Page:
NEW YORK — Shoppers didn't need an invite to New York Fashion Week to feel like they had special access to the Coach brand.
Instead, they could tune into the luxury leather goods label's February fashion show on Instagram and Facebook, then head to Coach's website to get first dibs on the Dreamer — a purse that, at the time, was available for a limited window.
"It was the channel we utilized most to drive awareness of the Dreamer's limited-time launch and availability,'' Andrea Shaw Resnick, a spokeswoman for Coach's parent company, Tapestry, said of social media platforms. "Social was able to drive a significant portion of that style's revenue on Coach.com.'' (Since then, Coach has brought the Dreamer bag back in preparation for a bigger launch later this year).
At a time when traditional retailers are struggling to woo customers, Coach is one of several brands that are increasingly skipping department stores to sell their purses, sneakers and clothing straight to shoppers.
That direct connection — through websites, social media and sometimes their own branded stores — is helping companies build customer loyalty, gain more control over their images and boost profits by cutting out the middleman. And as more department stores and boutiques go out of business or close locations, direct links to customers can also help fashion and home good brands hold the line on sales.
Sneaker giant Adidas has two apps that let fans reserve limited-release shoes available exclusively at its own stores.
Shoppers who check out Nike Instagram feeds such as "Nike Women" or "Nike Soccer" can then link to Nike.com to make purchases. Michael Kors has shrunk the number of purses and accessories it ships to stores. And watchmaker Fossil is enlisting celebrities such as Yara Shahidi, star of Grown-ish and ABC's Black-ish to help steer Millennials and teens who make up Generation Z to its website and stores, not just traditional retailers.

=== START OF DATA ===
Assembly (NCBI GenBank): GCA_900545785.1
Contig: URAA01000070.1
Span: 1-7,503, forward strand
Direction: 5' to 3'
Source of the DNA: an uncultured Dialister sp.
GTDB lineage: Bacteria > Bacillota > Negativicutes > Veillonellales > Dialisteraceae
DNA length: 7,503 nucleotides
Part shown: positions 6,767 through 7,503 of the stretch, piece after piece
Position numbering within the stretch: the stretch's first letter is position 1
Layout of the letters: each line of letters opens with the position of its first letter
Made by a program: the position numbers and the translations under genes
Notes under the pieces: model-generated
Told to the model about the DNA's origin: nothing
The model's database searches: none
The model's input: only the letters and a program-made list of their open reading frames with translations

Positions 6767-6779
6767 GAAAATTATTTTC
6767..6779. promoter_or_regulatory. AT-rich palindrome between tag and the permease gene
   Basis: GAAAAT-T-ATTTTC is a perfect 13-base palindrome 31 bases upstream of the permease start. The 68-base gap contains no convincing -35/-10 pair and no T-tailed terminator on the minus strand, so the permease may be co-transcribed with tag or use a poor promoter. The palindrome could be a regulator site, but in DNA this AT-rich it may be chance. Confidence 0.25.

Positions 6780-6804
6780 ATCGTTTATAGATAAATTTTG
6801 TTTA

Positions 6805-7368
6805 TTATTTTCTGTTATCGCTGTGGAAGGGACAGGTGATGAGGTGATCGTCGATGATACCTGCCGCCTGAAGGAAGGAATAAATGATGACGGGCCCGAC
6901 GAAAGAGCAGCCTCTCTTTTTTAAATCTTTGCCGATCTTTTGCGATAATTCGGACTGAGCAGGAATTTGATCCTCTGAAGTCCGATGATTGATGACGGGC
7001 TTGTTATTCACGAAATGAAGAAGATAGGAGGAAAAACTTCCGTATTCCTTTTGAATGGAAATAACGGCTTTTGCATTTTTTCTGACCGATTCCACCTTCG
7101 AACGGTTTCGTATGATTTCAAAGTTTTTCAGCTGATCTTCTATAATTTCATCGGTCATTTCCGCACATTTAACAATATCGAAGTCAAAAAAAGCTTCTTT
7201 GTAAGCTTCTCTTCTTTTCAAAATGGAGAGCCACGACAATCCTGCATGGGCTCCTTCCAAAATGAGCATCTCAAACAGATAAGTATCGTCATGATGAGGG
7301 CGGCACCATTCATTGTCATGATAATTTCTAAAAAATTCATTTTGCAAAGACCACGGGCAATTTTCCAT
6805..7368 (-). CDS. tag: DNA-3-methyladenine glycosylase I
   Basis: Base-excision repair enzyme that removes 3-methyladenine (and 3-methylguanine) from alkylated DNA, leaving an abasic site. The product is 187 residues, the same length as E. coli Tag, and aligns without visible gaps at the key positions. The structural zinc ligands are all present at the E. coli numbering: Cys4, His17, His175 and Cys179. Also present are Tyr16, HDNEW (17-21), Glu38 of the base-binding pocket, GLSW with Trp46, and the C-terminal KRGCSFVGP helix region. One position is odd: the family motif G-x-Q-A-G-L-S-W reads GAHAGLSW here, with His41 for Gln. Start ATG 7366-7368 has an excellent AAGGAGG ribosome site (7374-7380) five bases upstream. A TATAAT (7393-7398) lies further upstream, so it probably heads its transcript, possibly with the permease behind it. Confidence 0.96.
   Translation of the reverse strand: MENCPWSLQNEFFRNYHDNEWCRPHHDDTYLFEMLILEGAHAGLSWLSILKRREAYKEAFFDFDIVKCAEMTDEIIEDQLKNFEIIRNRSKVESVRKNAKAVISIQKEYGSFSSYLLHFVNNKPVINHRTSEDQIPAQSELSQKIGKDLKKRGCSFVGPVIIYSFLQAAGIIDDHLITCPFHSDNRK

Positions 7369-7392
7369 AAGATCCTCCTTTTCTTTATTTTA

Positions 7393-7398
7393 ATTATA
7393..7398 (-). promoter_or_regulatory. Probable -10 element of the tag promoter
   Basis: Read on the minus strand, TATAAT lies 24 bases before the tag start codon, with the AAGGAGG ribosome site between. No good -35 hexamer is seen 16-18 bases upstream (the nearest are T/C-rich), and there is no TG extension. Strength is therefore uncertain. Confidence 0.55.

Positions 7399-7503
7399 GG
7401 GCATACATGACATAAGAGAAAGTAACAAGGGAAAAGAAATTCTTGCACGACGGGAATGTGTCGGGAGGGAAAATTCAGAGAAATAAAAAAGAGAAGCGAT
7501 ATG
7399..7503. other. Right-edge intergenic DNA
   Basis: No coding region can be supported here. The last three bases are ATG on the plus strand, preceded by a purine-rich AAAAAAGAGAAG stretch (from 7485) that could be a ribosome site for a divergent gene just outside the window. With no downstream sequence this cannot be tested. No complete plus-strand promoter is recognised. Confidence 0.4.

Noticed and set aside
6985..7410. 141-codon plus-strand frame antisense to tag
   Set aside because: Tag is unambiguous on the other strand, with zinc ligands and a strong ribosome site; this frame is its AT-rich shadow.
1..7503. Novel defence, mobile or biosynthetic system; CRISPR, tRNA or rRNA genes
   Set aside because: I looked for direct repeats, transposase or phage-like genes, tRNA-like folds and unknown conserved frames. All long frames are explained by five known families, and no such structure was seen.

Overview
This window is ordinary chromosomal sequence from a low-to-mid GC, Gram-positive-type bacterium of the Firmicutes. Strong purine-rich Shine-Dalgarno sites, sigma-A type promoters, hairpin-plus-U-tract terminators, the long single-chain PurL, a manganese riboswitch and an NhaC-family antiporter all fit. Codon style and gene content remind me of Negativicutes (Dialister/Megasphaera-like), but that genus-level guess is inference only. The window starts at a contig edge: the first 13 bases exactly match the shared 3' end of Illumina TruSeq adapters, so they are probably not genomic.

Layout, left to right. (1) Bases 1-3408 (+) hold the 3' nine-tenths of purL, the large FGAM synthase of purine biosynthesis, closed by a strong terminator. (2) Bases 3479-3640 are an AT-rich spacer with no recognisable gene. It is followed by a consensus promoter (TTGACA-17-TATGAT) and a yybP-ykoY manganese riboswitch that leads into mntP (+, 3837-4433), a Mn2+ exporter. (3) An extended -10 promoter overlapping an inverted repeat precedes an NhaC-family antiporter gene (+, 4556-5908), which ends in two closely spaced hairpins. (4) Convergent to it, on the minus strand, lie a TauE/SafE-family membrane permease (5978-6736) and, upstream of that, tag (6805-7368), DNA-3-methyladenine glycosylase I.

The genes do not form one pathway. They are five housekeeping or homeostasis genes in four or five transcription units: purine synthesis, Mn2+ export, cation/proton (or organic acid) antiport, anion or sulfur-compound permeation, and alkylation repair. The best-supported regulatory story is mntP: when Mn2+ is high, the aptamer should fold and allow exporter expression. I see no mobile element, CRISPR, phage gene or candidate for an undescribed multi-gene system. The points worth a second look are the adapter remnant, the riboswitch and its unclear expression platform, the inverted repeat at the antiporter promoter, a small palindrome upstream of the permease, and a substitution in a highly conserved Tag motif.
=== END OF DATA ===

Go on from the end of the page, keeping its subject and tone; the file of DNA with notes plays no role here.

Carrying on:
Mia Booker is one of many shoppers who prefers buying right from the source.
A makeup artist in New York, Booker, 36, says she often learns about new products by clicking through photos posted on Instagram. That's how she found out about Fenty, pop star Rihanna's makeup line.
Booker went to several Sephora stores but could not find the Fenty lipstick she wanted. She then turned to Fentybeauty.com to make a purchase. The next time she wanted to buy, the experience was even more seamless. She accessed the Fenty site by simply clicking on its Instagram feed.
"There's a 'shop now' button, and it leads you to the Fenty page where that lipstick is for sale,'' says Booker, who with a tap of her phone bought the brand's Mattemoiselle Plush Matte lipstick in its deep burgundy "Griselda'' shade.
"It's more convenient to buy from your device,'' she says. "It helps you cut down on time going to the physical store, and then when you get there you're disappointed because they don't have it.''
The ability for a brand to connect directly to shoppers such as Booker marks a sharp departure from the days when department stores and boutiques were largely the only ways a company could showcase and sell its wares.
Now, backed by their own independent sales channels, brands can be more choosy in deciding what stores can sell their products. "The expectation is 'if I'm going to sell my brand in your store, I expect convenient locations, extraordinary customer service, and well-maintained stores,' " said Steve Barr, consumer markets leader at consultancy PwC.